It isn’t a proper Christmas if you don’t get to put on a funny hat… Merry Christmas from the Perlan Project!
Yes, there really are snow-capped mountains behind the hill. You can almost guess at where they are in the photo.
After last year’s disastrous season at Bariloche being completely ruined by the Chilean volcano, we were told that this season was perfectly clear. Imagine our surprise at seeing this view on our way into Bariloche. A year of planning and hoping was washed out in an instant.
The pre-Perlan 2012 expedition has begun. We left a glider in El Calafate at the end of last season, so we need to go there to pick it up. This is getting to the middle of summer and everyone is wearing winter jackets. It’s cold and windy all the time.
“It was really windy this morning before you arrived. Now the wind has calmed down.” We also found some of the Perlan 1 equipment that was left here in 2006. There was a system of tripods used to get the shipping container off the truck without a crane.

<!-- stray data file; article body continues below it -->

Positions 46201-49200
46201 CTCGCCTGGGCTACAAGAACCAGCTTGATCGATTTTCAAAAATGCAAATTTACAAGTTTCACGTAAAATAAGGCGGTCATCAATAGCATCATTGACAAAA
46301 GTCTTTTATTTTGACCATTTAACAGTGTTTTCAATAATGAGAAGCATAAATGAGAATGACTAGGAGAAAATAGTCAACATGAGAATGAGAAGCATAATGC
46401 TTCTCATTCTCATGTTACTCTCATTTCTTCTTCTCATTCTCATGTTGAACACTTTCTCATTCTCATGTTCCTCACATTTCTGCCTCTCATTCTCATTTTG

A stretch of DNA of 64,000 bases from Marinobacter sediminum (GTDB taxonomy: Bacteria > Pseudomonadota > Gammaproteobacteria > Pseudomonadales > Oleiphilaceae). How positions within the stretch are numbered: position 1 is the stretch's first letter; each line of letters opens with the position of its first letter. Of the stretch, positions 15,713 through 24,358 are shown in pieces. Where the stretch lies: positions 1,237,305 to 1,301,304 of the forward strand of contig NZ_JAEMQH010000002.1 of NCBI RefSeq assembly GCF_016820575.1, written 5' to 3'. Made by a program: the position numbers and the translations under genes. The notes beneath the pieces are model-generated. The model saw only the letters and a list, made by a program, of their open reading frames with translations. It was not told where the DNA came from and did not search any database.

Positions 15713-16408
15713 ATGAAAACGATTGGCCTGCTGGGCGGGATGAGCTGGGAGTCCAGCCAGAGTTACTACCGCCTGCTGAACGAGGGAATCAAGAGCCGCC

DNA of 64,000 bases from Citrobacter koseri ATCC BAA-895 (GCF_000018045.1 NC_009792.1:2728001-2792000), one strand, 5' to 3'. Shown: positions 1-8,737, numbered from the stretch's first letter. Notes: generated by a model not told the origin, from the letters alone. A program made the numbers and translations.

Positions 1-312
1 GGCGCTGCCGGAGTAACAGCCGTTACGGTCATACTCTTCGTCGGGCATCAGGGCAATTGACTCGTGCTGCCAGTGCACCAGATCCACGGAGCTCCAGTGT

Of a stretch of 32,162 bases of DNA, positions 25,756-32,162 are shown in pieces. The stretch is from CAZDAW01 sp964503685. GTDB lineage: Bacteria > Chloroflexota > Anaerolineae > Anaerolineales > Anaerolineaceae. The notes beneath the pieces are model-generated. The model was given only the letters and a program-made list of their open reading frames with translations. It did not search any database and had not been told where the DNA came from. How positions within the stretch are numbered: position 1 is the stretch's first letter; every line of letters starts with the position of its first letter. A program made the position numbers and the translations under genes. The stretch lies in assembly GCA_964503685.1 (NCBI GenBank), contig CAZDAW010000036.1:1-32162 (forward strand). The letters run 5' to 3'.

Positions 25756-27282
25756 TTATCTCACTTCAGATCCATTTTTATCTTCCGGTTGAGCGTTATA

Some members of the Perlan team will be visiting Argentina again this year. The team will be the same as last year.
We expect to be flying from Bariloche and Chos Malal during November and December.
Left to Right in the photo: Jackie Payne, Dennis Tito, Morgan Sandercock, Marcelo Yanguez (Esquel Air Traffic Controller), Tago dePietro, Jim Payne
On October 8th, the Online Competition (OLC) season finished for 2011-12 with Jim Payne declared the winner for the year. This is a worldwide competition with more than a hundred thousand flights by thousands of glider pilots. At the top level, it gets very competitive.
View the OLC Champion 2012 Results here.
The Windward Performance workshop has completed fabrication on all of the major carbon components of the Perlan 2 glider. All these parts are now sitting in the assembly jigs or stored on shelves, awaiting assembly. This is a good opportunity to have a look around the workshop, camera in hand, and get a few photos of the parts laid out. We can also see some of the other aircraft under construction at the same time.
The main spars have completed their three cycles in the oven and are now ready for further processing:
The main wing spars are being built in the workshop right now. This is a long process because of the hundreds of layers of carbon required. The “uni” or unidirectional carbon fibres are prepared in stacks of 5 layers before being interleaved with conventional carbon cloth that has fibres running in two directions. Then we alternate those directions to zero and forty-five degree alternates.